- Foreign hackers are targeting the campaigns of presidential candidates Donald Trump and Joe Biden, according to a new report from Microsoft.
- Hackers associated with Russia's military intelligence unit "attacked more than 200 organizations including political campaigns, advocacy groups, parties and political consultants," the report said. This is the same unit that successfully hacked Hillary Clinton's 2016 campaign.
- While hackers linked to Russia appeared to be attacking people affiliated with both campaigns, hackers linked to China tended to focus on Biden’s and those aligned with Iran went after Trump’s, Microsoft found.
- The company said it notified all affected clients of the attempted hacks, adding that the scale of attacks is larger than Microsoft has detected in recent years.
- Microsoft's report comes days after the Office of the Director of National Intelligence notified Congress that it would no longer brief lawmakers on foreign election interference threats.
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Hackers linked to Russia's military intelligence unit have "attacked more than 200 organizations including political campaigns, advocacy groups, parties and political consultants" ahead of the general election, according to a new Microsoft report published Thursday.
Hackers linked to China and Iran have also ramped up their interference activities, the report found.
Microsoft's report confirms warnings that the company and senior intelligence officials have been making since 2016 about increased foreign interference efforts targeting US elections. Officials testified to Congress that Russia and China were the biggest national security threats facing the country and that Russia, in particular, would continue employing the same tactics it used during the 2018 midterms and 2016 general election.
Thursday's report also comes a day after the White House said it would scale back congressional election security briefings, and soon after a former official alleged the Trump administration suppressed intelligence about foreign interference that contradicted the president's talking points.
Strontium, the Russia-linked group, was responsible for the 2016 hack of the Democratic National Committee as part of a wide-ranging effort to interfere in the presidential election and propel Donald Trump to the Oval Office, the report said. The finding was previously confirmed in the special counsel Robert Mueller's final report on Russia's interference in the 2016 election. Strontium is alternatively known as Fancy Bear and is the primary hacking unit of the GRU, Russia's military intelligence outfit.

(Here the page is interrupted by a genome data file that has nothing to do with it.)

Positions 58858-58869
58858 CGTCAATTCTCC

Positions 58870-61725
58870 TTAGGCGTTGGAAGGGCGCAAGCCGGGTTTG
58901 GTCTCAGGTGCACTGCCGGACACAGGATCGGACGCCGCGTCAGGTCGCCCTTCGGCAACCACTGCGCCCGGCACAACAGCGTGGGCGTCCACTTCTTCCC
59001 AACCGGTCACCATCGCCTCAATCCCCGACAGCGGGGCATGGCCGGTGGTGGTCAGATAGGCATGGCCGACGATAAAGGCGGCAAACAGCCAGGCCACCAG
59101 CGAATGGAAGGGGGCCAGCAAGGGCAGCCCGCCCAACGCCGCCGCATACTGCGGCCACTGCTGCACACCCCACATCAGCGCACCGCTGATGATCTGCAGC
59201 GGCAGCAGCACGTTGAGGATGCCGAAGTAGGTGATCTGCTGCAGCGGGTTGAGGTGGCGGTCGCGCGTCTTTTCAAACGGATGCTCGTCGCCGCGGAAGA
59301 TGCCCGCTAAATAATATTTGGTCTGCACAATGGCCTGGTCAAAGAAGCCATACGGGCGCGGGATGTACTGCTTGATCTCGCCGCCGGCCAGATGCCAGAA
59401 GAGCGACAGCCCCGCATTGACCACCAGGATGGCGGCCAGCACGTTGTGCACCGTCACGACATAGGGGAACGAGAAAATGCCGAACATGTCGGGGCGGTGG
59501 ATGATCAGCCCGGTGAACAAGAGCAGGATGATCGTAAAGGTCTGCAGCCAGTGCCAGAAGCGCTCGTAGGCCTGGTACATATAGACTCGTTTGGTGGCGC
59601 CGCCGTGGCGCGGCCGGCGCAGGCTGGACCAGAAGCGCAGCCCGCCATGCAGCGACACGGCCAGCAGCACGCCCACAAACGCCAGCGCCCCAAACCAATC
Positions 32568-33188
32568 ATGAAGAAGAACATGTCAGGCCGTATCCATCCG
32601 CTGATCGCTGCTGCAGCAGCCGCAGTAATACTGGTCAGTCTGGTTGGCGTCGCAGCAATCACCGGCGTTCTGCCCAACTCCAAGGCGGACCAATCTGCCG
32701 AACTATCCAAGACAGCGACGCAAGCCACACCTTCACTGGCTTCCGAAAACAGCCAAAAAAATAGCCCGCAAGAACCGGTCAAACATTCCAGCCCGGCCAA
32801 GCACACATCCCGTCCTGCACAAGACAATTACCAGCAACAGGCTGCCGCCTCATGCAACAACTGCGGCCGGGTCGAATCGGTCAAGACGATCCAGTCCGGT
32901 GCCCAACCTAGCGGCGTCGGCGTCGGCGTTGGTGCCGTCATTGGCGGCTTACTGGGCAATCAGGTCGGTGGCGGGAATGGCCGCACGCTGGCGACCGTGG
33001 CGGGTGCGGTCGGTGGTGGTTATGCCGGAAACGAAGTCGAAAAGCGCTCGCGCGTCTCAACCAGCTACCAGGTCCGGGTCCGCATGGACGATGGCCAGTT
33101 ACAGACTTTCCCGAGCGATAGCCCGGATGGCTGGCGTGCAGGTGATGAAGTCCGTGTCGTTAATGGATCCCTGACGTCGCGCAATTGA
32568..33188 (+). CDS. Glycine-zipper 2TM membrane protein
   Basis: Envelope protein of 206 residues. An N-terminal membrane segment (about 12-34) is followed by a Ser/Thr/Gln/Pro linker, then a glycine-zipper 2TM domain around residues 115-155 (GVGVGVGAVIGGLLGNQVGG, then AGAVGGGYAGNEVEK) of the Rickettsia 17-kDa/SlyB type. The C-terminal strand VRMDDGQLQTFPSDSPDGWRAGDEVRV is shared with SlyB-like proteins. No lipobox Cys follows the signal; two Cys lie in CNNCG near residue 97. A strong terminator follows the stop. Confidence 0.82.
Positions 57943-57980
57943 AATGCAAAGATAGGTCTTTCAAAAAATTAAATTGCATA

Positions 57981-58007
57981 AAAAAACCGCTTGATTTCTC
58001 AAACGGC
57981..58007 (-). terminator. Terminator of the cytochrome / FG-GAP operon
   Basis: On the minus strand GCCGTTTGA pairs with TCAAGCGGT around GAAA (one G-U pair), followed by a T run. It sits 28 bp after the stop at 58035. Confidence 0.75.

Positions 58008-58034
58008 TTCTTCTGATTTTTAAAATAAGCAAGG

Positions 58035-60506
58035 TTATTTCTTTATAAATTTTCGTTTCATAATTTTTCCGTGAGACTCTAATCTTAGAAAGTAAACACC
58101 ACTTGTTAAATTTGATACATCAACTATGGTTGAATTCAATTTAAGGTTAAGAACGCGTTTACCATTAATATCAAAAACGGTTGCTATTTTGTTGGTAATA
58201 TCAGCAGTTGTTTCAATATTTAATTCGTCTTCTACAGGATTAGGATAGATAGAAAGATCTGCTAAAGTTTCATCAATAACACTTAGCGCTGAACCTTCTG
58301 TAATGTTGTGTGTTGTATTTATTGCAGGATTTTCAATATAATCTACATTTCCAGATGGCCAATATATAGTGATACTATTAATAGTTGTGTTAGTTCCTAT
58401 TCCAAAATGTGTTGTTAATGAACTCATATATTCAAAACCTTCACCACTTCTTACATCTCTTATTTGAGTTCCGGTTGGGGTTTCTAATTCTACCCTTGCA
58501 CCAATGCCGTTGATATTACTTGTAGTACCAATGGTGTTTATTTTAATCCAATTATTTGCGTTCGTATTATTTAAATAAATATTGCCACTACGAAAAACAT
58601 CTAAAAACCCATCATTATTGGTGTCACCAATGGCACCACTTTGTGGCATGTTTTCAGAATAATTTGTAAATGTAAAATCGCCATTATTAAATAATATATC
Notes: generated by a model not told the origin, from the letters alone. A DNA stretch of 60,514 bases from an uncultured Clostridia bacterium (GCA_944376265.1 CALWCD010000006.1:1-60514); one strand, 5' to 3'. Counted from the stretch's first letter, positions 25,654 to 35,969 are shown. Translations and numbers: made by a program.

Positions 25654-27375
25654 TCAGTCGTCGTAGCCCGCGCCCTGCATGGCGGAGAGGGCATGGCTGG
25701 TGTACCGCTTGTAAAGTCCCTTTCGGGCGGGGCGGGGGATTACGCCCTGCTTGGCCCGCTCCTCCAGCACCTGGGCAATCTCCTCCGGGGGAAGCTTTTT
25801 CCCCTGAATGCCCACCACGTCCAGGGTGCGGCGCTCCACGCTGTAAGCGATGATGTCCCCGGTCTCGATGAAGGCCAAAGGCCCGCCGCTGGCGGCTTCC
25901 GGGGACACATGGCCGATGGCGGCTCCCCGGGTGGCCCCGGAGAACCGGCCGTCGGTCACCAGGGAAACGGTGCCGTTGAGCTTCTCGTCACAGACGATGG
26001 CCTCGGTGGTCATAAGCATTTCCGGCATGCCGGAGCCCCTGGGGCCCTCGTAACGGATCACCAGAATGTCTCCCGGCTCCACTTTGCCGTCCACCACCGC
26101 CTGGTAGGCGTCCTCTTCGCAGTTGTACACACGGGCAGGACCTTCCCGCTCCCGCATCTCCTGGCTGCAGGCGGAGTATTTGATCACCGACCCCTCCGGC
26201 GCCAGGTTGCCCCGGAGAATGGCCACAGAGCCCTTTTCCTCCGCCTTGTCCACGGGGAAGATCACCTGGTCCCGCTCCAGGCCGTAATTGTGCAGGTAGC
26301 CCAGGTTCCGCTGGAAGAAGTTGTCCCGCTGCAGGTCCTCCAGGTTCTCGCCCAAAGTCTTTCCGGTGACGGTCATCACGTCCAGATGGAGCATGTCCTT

Hackers with ties to China have mostly targeted members of Biden's campaign, while Iran-linked hackers have targeted Trump campaign officials, Microsoft's vice president for security, Tom Burt, said in the blog post.
The Trump and Biden campaigns did not immediately respond to requests for comment.
Microsoft monitors hacking attempts through security products that it sells, including its "Defending Democracy" program launched in 2018 that caters specifically to political organizations. The company said it notified all affected clients of the attempted hacks, adding that the scale of attacks is larger than Microsoft has detected in recent years.
"The activity we are announcing today makes clear that foreign activity groups have stepped up their efforts targeting the 2020 election as had been anticipated," Burt wrote.
Zirconium, the hacking cell linked to China, "appears to have indirectly and unsuccessfully targeted the Joe Biden for President campaign through non-campaign email accounts belonging to people affiliated with the campaign. The group has also targeted at least one prominent individual formerly associated with the Trump Administration," the report said.
Microsoft's findings about China-linked hackers appear to contradict a US intelligence assessment last month that said China wants Biden to win the election.
The report also comes on the heels of an explosive whistleblower complaint from Brian Murphy, a former senior official at the Department of Homeland Security who said he was told to suppress intelligence about Russian election interference and instead look into China and Iran.
In mid-May, Murphy said, acting DHS secretary Chad Wolf told him not to produce any more intelligence assessments about Russia and focus on China and Iran instead. He added that Wolf told him "these instructions specifically originated from White House National Security Advisor Robert O'Brien."
Murphy replied that he would not comply with O'Brien's order because "doing so would put the country in substantial and specific danger."
Microsoft's report said it hadn't found evidence that foreign hacking efforts this year were successful but added that it was difficult to be sure, particularly as it relates to Russia, according to The New York Times.
Thursday's report also comes just days after the Office of the Director of National Intelligence informed Congress that it would no longer verbally brief lawmakers on foreign election interference threats ahead of November.